Purpose: This exploratory study reports findings from 448 transgender (trans) adults, 774 cisgender sexual minority men (CSMM), and 1514 cisgender sexual minority women (CSMW) in the United States, all of whom indicated an openness to adopting/fostering. Specifically, it reports trans adults’ fears of discrimination and openness to child characteristics in the adoption/foster care process, relative to cisgender sexual minority parents. Methods: An online survey was distributed by Clark University and the Human Rights Campaign (HRC), with the goal of understanding LGBTQ individuals’ attitudes, perceptions, and experiences related to adoption and foster care. Results: Trans adults reported more fears of discrimination regarding gender expression, gender identity, finances, and social support than CSMM and CSMW. Trans participants and CSMW expressed fewer fears of discrimination related to sexual orientation and more fears about mental health-related discrimination than CSMM. Trans adults were more open to children over 12, with behavior problems, with a mental health diagnosis, and who are trans, than CSMM and CSMW. Trans adults and CSMW were more open than CSMM with regard to a sibling group, as well as children of color, with a physical disability, and who are LGBQ. Conclusion: Trans prospective adopters/foster carers experience heightened fears surrounding potential barriers to adopting and fostering, but also demonstrate remarkable willingness to adopt “hard to place” children (i.e., children that have been historically overrepresented in the child welfare system). Adoption professionals should seek to support them in their efforts to become parents, while also ensuring that they have the resources needed to be successful.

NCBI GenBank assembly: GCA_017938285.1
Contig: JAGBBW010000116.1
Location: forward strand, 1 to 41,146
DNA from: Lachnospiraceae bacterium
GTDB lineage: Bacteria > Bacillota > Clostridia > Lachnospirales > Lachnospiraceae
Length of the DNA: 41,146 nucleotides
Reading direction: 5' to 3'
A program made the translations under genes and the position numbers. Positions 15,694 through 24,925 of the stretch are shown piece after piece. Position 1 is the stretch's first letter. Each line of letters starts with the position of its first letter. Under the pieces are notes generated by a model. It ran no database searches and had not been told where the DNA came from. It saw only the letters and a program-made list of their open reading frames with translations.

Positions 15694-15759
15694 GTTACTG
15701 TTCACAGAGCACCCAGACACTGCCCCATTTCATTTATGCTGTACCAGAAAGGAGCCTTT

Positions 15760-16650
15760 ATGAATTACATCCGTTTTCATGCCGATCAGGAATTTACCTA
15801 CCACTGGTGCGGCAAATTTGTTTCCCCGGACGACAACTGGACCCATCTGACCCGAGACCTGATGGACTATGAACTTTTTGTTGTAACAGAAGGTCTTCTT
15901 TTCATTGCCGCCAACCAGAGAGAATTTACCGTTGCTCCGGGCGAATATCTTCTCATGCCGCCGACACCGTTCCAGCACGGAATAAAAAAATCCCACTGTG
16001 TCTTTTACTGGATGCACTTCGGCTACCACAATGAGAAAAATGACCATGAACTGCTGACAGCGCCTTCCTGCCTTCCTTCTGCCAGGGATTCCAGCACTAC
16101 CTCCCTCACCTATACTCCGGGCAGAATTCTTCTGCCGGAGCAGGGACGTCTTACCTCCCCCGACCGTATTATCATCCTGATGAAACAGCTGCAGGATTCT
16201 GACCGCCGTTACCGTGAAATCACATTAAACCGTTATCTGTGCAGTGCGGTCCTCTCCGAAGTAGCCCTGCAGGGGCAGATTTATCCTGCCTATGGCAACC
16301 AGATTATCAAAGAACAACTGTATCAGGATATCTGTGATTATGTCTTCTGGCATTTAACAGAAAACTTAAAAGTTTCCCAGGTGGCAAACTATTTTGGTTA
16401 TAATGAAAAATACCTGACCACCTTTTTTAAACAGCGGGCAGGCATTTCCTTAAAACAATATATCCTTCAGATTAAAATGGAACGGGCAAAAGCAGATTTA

All Science Journal Classification (ASJC) codes
- Developmental and Educational Psychology
- Sociology and Political Science